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THE "SCARFACE" OF PORN:

Michael George Thevis (above) was an gangster dubbed by tabloids "The Scarface of Porn" due to his rise and fall in marketing illegal pornography, multiple murders of his business associates, and eventual placement on the ‘FBI's Ten Most Wanted List.’ Starting out selling black market pornography at a corner newstand in Atlanta, Georgia, he became affiliated with a number of small-time gangsters who helped him start up his enterprise, before he was finally introduced to members of the Gambino crime family. With their backing, Thevis became responsible for the distribution of 40% of America's pornography, a venture that netted him $100 million a year.

Thevis' entry into criminal enterprises began one day while going over the financial records for his newsstand. He discovered that, while Playboy only accounted for 10% of his sales, it was almost solely responsible for his turning a profit. In 1967 he went underground, and while overtly selling only tame nudie publications, he began to produce his own magazine titles, including "Pendulum," a hardcore pornography publication which told "stories" through the use of spreads of pornographic photos accompanied by text. It is of note that some of the text for these spreads was written by "Donna D. Dildo," better known to the world at that time as Ed Wood, Jr.. Thevis would later go on to publish, as a silent partner with a fellow pornographer, two of Ed Wood's pornographic paperback novels, Raped in the Grass and Bye, Bye Broadie.

Early issues of Pendulum included back-page offers from Thevis to his readers to send in photos of their favorite body part (and one dollar) in order to become a Pendulum Anatomy Researcher ostensibly to be published in a future issue. Eventually Pendulum publications grew to more than twenty titles before closing shop in 1973.

Thevis' work with Pendulum led him to meet and form a business partnership with gangster and pornographer Kenny "the Jap" Hanna, whom Thevis used to make contacts with customers whose interests were far more suspect. In this time period, Thevis was using the newsstand to deal in black market pornography including hardcore bondage, rape, bestiality and, eventually, child porn. Business boomed.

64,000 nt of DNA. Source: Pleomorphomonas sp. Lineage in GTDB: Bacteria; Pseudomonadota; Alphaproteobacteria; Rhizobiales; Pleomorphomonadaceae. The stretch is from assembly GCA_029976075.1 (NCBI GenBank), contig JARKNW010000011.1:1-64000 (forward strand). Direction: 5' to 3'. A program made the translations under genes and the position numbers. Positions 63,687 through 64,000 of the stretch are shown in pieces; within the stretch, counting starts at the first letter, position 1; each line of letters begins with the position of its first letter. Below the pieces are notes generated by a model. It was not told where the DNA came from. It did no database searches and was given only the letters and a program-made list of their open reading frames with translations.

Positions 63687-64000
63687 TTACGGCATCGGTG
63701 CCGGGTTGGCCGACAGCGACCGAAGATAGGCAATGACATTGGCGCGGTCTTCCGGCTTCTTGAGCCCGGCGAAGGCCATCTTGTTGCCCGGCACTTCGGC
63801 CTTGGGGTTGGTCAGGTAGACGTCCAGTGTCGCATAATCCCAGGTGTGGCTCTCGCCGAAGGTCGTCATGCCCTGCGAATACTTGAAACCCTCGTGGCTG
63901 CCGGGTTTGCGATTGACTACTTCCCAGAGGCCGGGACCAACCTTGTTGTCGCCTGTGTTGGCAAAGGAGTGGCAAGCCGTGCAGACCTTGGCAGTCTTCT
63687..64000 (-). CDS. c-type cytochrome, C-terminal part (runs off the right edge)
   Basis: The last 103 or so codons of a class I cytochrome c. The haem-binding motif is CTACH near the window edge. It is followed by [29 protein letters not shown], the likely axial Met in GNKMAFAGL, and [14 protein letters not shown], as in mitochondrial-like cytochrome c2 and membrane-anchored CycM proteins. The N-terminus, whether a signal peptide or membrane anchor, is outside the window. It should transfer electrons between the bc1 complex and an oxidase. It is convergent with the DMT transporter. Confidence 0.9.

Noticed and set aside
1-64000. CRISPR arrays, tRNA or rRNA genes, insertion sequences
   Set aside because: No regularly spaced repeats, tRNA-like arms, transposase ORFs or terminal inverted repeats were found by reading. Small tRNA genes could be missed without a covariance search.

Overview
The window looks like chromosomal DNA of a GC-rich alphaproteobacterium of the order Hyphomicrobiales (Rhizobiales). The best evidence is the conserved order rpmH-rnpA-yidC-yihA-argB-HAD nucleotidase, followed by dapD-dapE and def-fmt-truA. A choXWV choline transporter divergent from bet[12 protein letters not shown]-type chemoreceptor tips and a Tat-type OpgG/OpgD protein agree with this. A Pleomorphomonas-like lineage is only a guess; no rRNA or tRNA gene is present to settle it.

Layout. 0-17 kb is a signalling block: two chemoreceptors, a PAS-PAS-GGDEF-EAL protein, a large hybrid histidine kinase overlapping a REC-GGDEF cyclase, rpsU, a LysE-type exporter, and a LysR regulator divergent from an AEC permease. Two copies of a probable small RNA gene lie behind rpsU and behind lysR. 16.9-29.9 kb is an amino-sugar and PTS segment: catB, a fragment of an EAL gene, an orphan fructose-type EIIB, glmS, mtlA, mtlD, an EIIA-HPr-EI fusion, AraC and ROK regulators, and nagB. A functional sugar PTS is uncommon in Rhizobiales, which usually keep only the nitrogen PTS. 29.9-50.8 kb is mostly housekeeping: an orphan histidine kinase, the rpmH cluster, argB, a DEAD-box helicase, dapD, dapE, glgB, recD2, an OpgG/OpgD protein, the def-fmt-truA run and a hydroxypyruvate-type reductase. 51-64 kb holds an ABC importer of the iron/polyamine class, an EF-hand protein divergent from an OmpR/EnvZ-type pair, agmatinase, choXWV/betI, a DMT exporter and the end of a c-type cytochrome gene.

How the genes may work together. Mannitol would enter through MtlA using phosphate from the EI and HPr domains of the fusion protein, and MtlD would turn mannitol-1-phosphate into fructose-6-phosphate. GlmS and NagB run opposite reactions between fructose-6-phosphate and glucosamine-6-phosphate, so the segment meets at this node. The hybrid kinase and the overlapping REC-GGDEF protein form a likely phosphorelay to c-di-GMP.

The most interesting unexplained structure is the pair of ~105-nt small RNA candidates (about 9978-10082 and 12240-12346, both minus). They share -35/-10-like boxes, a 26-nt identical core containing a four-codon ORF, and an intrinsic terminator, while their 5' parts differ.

In the last half of 1967 Hanna introduced Thevis to a fellow gangster, Roger Dean Underhill, a low-ranking associate of the Gambino organized-crime family. Together Underhill and Thevis would move the small underground porn stand to the next level. Underhill and Thevis began to manufacture and distribute the peep shows to locations all over America, to locations ranging from airport bars to the sex shops on 42nd Street in New York City's Times Square. By the end of the 1970s the phrases "loop" and "peep booth" would be synonymous with hardcore pornography. Thevis was steadily introduced to higher ranking mobsters as the profits he was making for the family continued to rise, until he became an "official" associate, attending conferences with "made" members of the family.

Thevis faced negative publicity from Nat Bailen, owner and founder of Urban Industries, which manufactured peep booths. In the early 1960s Bailen had invented peep booths to show children's cartoons. He publicly spoke out against Thevis for turning his creation into a smut machine. In April of 1970 Urban Industries was burnt to the ground; fire investigators ruled it an arson.

Another major crime linking Thevis to the world of organized crime came in November of 1970, when Kenny Hanna was found shot to death in an apparent gangland execution. Investigating the case, the FBI turned up Thevis' name. What began as a routine check into what the FBI believed was one more murdered gangster ended with the realization that they had stumbled onto the man responsible for distributing 40% of the United States' pornography, legal and illegal. In addition to his black-market and peep-show enterprises, he also controlled over 400 adult bookstores and X-rated movie theaters across the country. The government estimated his annual income at $100 million.